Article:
Success Stories

Personal Stories of Recovery

Progress now a way of life for Hendricks 

James Hendricks can proudly list off in succession the accomplishments in recent years.

“I haven’t used drugs or drank since 2013, I haven’t been in the hospital since February 2014, I quit smoking, started exercising, I completed treatment court,” he says, drawing his eyes up while trying to recall all the rest. “I’ve been taking my medication, staying in treatment with Stairways, went to school and I was released from parole early.”

James’ list would seem exhaustive save for the potent force behind said accomplishments: his willingness to accept help and buy into the services available to him.

“The fact that I’ve committed to the mental health treatment I’ve gotten has helped me achieve all of that,” James, 37, said recently. “I’ve come to the realization that it’s not a coincidence that since the age of 14, I’ve been having episodes.”

James was 14 when he was first diagnosed with paranoid schizophrenia, a condition that worsened as he started smoking marijuana and drinking alcohol. Having grown up the child of parents with drug addictions and an abusive stepfather, this foray into drug use merely seemed like a natural development of his adolescence. His next enterprise was a little more serious.

At 16, he mugged a pizza delivery man for what little change he had, stole a bike from a neighborhood kid and robbed a gas station attendant.

James was charged with three strong-armed robberies and terroristic threats. He would split the next five months between Hamot’s inpatient unit and Belmont Pines psychiatric hospital before being transferred to a residential program for troubled youths for nearly a year.

In between the time he was released from the hospital and entered the residential program, James again began smoking marijuana. And just three months before he turned 18, James and his cousin severely assaulted the man they were working for.

For his part, James was sentenced to five years. None of his mental health issues resurfaced during his stint, as James complied with taking medication.

“It’s not a time when you can be vulnerable,” he said. “I had to do everything to keep my sanity.”

The ensuing years alternated between times of personal growth and setback for James; he became a father and married but struggled to find employment and was hospitalized several times.

In 2013, when he marked the otherwise joyous occasion of completing parole, James took the opportunity to stop his medication and begin using drugs and alcohol. He then separated from his wife and went down a self-destructive path that ultimately culminated when he broke down an apartment door while he was under a delusion that he was a police officer.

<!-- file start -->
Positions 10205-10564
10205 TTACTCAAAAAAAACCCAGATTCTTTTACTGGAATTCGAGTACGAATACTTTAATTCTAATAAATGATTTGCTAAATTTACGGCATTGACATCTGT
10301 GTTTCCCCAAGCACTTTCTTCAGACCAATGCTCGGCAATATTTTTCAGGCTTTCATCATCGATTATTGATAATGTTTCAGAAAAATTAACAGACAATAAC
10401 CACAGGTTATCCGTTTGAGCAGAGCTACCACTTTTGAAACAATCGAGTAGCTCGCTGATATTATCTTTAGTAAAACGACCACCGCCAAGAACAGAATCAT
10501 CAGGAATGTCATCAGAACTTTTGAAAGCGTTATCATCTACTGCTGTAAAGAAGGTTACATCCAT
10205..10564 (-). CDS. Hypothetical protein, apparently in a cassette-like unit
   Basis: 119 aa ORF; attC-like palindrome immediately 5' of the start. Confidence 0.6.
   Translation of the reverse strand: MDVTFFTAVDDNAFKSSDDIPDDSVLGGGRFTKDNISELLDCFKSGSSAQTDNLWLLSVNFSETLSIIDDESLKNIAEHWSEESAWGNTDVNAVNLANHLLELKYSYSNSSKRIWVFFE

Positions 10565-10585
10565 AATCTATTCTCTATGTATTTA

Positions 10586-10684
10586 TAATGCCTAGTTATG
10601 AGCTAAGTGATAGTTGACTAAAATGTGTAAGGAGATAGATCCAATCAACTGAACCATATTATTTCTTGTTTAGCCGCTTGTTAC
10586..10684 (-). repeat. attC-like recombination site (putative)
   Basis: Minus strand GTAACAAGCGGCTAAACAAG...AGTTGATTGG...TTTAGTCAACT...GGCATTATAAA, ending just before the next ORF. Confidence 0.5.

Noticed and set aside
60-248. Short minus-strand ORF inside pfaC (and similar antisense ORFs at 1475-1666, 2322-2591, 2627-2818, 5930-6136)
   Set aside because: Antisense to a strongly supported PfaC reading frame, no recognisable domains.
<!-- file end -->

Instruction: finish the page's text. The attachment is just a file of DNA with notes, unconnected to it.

The resulting charge of criminal trespassing, disorderly conduct and criminal mischief landed James another nine months in county jail if he agreed to go through treatment court.

James felt depressed and as though he was squandering an opportunity. “Here I did five years of prison and nine and ½ years of parole and here I am in a whole other mess of trouble.”

Though he was paying a steep price, James did come to a realization. “By the time I’m in there… I realized I should probably be taking my meds,” he said.

That part of James’ recovery could easily be overlooked if not for the achievements that followed.

Shortly after graduating from a halfway house, James was approved to live in Stairways’ Fairweather Lodge, a peer-supported residential and work setting. As part of the Lodge community, James thrived and saw an environment that could support his desire to gain employment in the machine industry.

“I wanted to learn more about machines, it was something I had kinda fallen into,” James said.

James’ desire led him to begin taking classes at the Regional Career and Technical Center, where he is learning a trade that appeals to his natural mechanical skills.

In addition, his parenting skills are being put to the test as well. James has assumed greater accountability and is enjoying more time with his daughter, 11 and two sons, 9 and 6.

“I have a responsibility with them,” he says.

While previously a struggle, responsibility no longer seems to prove as problematic for James, who attends weekly group meetings at the Forensics clinic and practices budgeting and living skills with psychiatric rehab services.

 “I would like to impress upon people that if you work with Stairways, Stairways will work with you,” he said. “If you do, it will help you achieve your goal.”

James has done his part as well.

"Stairways helped me to work on recovery, one step at a time." -Ron S

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